My recommendations and protocol often greatly help pets with Grade 3 luxations. Depending on the size and lifestyle of the animal, or the severity of lameness, your vet may yet recommend surgery for your pet. I, and a lot of veterinarians, recommend that you start your pet on the first week(s) of my rehab protocol while you await your surgery date. We call this “pre-hab” in the functional rehabilitation world. You will also likely gain more confidence in how and what to do when you bring your pet home from surgery. You will have already had some experience with how the exercises “work”.

Grade 4 luxations are almost always referred by a veterinarian to surgery, in order to possibly improve quality of life and to possibly help the pet if it has persistent pain due to pelvic or other malformations. I have worked with grade 4 luxation pets, and to my knowledge, all were helped with these rehab protocols, despite physical malformations. If you do opt for surgery, the I recommend you follow my post-op rehab protocol and follow your veterinarian’s post-op recovery instructions (gonna be more “no running, jumping, or playing”…always!).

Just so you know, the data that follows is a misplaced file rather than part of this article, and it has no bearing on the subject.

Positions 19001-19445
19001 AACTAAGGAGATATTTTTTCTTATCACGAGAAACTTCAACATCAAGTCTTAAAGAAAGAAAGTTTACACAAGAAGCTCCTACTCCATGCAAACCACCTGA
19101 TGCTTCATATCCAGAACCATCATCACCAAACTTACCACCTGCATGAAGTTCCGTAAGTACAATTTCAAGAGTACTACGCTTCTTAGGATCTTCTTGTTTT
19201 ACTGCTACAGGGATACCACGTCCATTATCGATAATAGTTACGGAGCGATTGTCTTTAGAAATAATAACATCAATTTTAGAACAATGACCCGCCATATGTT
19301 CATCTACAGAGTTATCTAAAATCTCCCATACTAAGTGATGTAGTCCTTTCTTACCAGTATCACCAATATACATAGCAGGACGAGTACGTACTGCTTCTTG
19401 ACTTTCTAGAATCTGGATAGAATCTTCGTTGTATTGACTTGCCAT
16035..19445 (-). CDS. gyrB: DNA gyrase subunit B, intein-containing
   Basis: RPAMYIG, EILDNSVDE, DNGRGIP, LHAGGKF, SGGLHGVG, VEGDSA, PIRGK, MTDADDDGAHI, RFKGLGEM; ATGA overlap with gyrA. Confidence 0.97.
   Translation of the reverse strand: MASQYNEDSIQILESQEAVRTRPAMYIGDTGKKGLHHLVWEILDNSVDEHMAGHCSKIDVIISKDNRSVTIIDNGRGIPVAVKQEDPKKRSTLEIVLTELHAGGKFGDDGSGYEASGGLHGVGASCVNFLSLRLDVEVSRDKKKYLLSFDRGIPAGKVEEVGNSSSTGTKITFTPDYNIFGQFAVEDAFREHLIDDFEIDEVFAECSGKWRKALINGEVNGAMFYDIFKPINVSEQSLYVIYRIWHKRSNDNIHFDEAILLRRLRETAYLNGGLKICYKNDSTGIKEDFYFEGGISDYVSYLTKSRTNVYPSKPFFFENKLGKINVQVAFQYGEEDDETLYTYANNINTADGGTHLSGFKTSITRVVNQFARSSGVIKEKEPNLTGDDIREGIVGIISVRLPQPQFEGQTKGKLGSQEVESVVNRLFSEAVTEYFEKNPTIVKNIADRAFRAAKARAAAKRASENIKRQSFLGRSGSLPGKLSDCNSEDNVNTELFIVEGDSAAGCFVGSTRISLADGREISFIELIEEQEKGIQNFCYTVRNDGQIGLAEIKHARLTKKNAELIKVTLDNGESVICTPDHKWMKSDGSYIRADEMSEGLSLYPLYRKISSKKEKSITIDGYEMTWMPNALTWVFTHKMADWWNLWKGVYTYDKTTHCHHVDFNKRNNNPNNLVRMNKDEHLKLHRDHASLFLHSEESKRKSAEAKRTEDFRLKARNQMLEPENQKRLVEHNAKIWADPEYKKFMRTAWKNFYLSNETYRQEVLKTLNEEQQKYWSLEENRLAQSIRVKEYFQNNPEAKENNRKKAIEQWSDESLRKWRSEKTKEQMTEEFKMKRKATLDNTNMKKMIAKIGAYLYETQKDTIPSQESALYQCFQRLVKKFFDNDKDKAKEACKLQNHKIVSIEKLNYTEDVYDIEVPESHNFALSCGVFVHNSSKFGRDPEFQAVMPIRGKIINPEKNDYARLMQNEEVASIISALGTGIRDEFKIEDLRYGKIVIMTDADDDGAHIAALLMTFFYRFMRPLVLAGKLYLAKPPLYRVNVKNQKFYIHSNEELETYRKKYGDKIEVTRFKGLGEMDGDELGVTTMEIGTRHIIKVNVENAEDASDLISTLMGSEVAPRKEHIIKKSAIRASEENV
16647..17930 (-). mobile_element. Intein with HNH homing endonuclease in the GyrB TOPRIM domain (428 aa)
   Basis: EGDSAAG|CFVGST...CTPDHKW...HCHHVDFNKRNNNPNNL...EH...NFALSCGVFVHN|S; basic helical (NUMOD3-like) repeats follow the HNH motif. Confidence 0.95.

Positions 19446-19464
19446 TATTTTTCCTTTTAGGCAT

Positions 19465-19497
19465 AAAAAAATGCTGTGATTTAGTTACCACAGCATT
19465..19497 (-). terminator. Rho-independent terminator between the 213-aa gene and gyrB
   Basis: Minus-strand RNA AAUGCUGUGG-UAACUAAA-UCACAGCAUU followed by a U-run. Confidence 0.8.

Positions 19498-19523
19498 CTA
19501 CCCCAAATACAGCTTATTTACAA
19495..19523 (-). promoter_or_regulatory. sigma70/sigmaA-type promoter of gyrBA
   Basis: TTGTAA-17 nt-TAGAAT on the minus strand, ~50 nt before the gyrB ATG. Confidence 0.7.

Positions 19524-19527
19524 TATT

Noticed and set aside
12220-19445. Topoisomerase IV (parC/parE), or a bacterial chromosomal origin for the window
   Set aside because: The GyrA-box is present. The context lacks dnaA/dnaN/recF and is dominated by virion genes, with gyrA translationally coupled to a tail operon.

How Long Do I Do Rehabilitation?

You should continue rehabilitation work with your pet for at least six to eight weeks after injury or surgery. I prefer 12. Often owners relax around week four (or three, or two, or at the end of a successful first week), especially if things seem to be going very well.  I recommend you continue all the way up to “week four” exercises, and continue those, until you are released from re-evaluations with your pets veterinarian and your pet is cleared for “regular activity”. In the meantime, I’ll soon be working on a book with a full 12 weeks of protocol for you.

copyright 2007, Deborah Carroll

Reviewed November 16, 2023